Why Being Good Can Be Exhausting

by Jo Lawrence-Mills



 

As sensitive, empathic ones, we find it easy to see the best in people.

 

We effortlessly look beyond the mask, the facade, the personality, the ego, to the sacred place inside.

We easily see others’ pain, their disappointments, their deepest longings, even when they lash out, shame us or ignore us completely.

We find it hard to judge, for we see ourselves too.

 

They may mock, judge, or criticise us. They may shame us, not listen to us, call us names, diagnose us, or block us from their hearts.

They may reject us and our path completely. They may neglect us, or smother us.

 

Still, we hold them in empathy. We understand their needs, their feelings, their sorrows.

We feel the pain they cannot feel.

We see their underlying goodness, even if their behaviour is less than conscious.

We are quick to forgive! 

 

Our tendency, as empathic ones, is to ignore ourselves in favour of the ‘other’.

The 'other' is where we tend to send our loving attention.

 

We call this 'selflessness'.

And it can be exhausting!

 

Perhaps we learned as children that our own first-hand, real-time experience wasn't valid, or wasn't trustable, or wasn't even real. We learned to direct attention away from ourselves and become caretakers, supporters, therapists, healers, saviours, at a very early age.

It was a matter of survival. To be selfish was to die, psychologically. To make the other happy was truly a matter of life or death.

Take care of the other, and I'll be okay. Support the other, no matter how badly they treat me, no matter how badly they misunderstand.

 

We learned that:

Love meant needing and being needed.

Love was conditional.

Love was unpredictable.

Love was something we had to fight for, beg for, abandon ourselves for, deny ourselves for.

Love was something we had to give to receive; it didn’t flow to us naturally; we had to earn it by being ‘good’ little boys and girls.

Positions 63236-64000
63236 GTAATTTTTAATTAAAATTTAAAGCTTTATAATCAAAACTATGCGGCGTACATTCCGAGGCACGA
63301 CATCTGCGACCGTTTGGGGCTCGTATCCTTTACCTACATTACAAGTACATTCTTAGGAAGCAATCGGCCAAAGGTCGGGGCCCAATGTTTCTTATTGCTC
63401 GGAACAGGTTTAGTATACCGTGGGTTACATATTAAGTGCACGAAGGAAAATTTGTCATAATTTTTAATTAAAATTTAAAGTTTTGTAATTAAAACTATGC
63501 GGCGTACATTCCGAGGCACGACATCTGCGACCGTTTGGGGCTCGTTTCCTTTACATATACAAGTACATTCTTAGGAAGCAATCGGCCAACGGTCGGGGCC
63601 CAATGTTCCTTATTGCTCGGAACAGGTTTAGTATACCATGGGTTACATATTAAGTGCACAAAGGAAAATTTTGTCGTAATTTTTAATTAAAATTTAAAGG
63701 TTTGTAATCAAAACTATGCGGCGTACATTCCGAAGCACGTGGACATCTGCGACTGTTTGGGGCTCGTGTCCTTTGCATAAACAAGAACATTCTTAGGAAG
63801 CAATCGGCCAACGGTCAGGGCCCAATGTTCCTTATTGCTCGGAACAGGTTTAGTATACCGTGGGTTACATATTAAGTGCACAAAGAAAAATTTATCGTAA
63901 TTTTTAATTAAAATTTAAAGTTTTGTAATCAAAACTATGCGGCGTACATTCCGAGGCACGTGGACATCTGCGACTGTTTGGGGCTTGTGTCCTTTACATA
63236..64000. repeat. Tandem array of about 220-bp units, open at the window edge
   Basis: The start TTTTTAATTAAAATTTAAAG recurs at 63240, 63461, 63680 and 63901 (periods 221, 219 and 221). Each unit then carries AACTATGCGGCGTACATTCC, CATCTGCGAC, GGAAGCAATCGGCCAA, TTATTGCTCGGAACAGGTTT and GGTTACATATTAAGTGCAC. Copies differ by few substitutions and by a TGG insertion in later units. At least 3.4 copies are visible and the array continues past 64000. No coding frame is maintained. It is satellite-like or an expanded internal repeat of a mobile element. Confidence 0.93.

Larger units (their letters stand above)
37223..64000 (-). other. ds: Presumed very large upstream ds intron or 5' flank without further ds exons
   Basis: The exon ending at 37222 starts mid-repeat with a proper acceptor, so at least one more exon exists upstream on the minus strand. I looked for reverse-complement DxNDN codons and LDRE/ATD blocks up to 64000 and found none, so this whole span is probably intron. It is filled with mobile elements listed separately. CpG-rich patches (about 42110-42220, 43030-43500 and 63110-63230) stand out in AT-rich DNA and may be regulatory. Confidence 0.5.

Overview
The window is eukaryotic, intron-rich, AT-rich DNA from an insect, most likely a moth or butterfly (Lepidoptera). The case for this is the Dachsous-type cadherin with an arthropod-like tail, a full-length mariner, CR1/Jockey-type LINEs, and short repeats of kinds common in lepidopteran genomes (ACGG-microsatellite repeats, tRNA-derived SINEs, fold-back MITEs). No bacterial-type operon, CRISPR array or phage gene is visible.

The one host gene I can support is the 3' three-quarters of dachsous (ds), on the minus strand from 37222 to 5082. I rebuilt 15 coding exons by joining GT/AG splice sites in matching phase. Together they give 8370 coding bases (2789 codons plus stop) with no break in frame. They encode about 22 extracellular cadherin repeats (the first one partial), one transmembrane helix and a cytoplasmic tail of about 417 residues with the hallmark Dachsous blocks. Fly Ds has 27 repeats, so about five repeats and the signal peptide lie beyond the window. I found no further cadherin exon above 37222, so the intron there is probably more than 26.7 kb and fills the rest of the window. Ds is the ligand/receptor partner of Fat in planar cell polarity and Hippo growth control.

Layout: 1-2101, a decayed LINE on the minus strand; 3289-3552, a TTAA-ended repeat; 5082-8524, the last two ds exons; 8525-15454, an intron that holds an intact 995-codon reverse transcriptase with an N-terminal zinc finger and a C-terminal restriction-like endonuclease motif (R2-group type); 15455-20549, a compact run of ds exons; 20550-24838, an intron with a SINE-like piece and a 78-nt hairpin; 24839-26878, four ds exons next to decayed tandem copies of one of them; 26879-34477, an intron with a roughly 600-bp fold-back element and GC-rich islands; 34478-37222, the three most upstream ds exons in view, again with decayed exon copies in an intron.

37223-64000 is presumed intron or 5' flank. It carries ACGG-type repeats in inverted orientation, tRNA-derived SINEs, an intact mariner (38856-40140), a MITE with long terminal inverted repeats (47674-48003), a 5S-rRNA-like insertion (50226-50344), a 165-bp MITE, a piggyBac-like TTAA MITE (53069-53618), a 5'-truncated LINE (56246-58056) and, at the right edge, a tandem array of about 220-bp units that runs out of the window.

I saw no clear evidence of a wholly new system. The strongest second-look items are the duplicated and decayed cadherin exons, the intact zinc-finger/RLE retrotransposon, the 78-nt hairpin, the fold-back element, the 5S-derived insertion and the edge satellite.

Later in life, we allowed others to walk all over us, ignored our own pain, suppressed our true voice, and tried to be perfect, and tried to be good, and tried to be spiritual, and tried to be compassionate, and tried to be ‘okay’.

We thought we were 'selfless', but really, deep down, we were still fighting for our lives.

 

Perhaps we attracted friends, lovers and partners who couldn't see us, couldn’t understand or didn’t want our sensitivity, weren't really interested in our deepest feelings and needs. Partners who we had to take care of, even save. Partners who were not true partners, in the deepest sense of the word. Partners who were simply on a different path.

Deep down, we didn’t feel truly loved, but we didn’t know any better.

We had our model of love, and it felt 'safe'.

 

Here is an invitation to begin to break the cycle of addiction to the happiness of others, the addiction to feeling needed, the addiction to seeking love where it cannot be found.

Today, let everyone take care of their own happiness! Discover happiness within yourself. Discover your feet on the ground, the breath as it rises and falls. Discover this deep internal embrace of thoughts and feelings; this inner love that embraces joy as much as sorrow, bliss as much as boredom. Discover the thrill of walking your own path, walking out into the Unknown, tasting your own taste.

 

You can't make others happy, but you can inspire others by living your own happiness more fully. You can be a flame that ignites others rather than waiting desperately for others to ignite. In most cases, you'll be waiting forever.

 

Stop the waiting. Start the living.

 

Sometimes you have to be more selfish to be truly selfless.

 

So selfish that you devote your entire life to burning as brightly as possible, inspiring others rather than trying to fix them, waiting in vain for love to flow in your direction.

Be empathic yes, listen deeply, yes; understand the pain of others, yes; but remember, they are not yours to fix. And your pain matters too. And you are not wrong for expecting your feelings and needs to be acknowledged. You deserve empathy too. You deserve love. You deserve to be heard. You always did.

 

You are not unworthy. You do not have to prove your worth any longer.

 

So today, send kind and empathic attention deep within yourself. Flood the tender places inside you with care; commit to no longer abandoning yourself in the name of ‘love’, in the name of 'selflessness', in the name of 'being good'.

 

For love is not something you beg for or earn; it is something you radiate from deep within.

 

- Jeff Foster